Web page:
That ability to benefit from good news while minimizing the effect of bad news increases your optionality, and it comes up all the time in your financial life, even if you’ve never owned a stock option in your life:
- You can look at your mortgage through the lens of optionality: you have the right – but not the obligation – to pay off your mortgage in full whenever you want. If your home has increased in value, you can sell it and keep all of the upside – you don’t need to split any of it with the bank, even though in most cases the bank put up a lot more cash than you to buy the house.
- Credit cards and other lines of credit are another form of optionality. You have the right, but not the obligation, to borrow money under certain conditions.
- A restaurant reservation is a free option, conferring the right, but not the obligation, to have a meal there.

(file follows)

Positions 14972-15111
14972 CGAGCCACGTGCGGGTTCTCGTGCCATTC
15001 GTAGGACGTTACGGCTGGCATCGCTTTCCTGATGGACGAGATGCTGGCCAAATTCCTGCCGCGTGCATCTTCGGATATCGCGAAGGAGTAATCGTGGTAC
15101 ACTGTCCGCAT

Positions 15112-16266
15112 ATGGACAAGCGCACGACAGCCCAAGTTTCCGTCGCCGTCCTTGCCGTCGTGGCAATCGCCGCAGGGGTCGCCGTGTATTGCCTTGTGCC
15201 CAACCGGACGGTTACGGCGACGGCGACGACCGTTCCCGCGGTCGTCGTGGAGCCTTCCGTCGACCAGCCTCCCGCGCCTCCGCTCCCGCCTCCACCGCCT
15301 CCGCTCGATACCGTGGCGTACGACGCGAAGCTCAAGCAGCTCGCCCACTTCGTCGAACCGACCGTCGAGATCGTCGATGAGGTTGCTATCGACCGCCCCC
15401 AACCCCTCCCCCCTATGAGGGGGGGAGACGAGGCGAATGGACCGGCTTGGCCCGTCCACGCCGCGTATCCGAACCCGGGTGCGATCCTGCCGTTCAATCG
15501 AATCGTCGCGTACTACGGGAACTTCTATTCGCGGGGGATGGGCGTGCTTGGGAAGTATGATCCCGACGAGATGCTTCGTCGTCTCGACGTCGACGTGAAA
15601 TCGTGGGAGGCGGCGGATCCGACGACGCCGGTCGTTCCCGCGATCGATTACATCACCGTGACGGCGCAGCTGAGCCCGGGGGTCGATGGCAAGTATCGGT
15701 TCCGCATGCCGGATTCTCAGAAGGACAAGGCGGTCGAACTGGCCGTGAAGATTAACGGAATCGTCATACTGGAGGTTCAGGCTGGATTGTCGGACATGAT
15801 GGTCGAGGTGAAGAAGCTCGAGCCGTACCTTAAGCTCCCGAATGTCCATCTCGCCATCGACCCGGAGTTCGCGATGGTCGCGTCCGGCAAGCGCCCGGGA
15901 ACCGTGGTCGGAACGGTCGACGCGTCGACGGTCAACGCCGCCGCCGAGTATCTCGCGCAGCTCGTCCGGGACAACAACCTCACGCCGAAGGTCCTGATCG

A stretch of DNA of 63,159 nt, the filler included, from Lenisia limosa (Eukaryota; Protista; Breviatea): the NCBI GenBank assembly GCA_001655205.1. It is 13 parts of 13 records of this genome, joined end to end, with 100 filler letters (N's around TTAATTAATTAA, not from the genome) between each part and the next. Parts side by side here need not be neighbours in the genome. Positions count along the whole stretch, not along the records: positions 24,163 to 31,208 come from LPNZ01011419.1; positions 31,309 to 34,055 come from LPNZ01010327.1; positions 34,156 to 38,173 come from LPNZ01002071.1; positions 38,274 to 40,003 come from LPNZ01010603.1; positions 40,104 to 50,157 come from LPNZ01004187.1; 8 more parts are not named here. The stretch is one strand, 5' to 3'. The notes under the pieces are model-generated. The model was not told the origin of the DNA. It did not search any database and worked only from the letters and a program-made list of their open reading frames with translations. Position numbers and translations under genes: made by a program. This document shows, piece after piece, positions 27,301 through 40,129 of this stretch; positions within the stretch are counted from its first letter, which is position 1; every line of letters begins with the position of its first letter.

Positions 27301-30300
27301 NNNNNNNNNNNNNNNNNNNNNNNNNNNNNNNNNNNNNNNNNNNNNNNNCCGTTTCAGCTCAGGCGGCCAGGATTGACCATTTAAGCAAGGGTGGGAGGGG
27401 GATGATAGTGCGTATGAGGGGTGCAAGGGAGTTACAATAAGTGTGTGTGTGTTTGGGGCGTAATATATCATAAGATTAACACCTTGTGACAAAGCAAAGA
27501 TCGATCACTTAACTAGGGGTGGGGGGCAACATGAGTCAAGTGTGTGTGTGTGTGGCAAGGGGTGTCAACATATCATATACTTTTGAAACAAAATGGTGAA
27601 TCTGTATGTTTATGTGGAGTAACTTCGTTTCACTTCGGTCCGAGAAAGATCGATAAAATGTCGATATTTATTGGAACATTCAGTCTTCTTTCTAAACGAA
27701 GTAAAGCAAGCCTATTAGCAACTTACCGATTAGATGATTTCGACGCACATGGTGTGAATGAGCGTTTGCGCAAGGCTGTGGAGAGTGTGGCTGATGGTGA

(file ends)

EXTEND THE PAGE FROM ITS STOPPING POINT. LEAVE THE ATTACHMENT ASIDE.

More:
- Tickets and reservations in general are fundamentally options, with some costing more than others – there’s no penalty at all for reserving a rental car, while with an airplane ticket you’re not obligated at all to take the flight, but except for the most expensive fares, you certainly will still pay for it (here’s a more nuanced look on View From the Wing at why rental cars are free to cancel, but airfare isn’t).
Optionality Leads to Future-proofing
Optionality is a recurring theme in Nassim Taleb’s book, Antifragile, where he offers an eloquent explanation of how much of its value comes from relieving you of any need to know what’s going to happen in the future: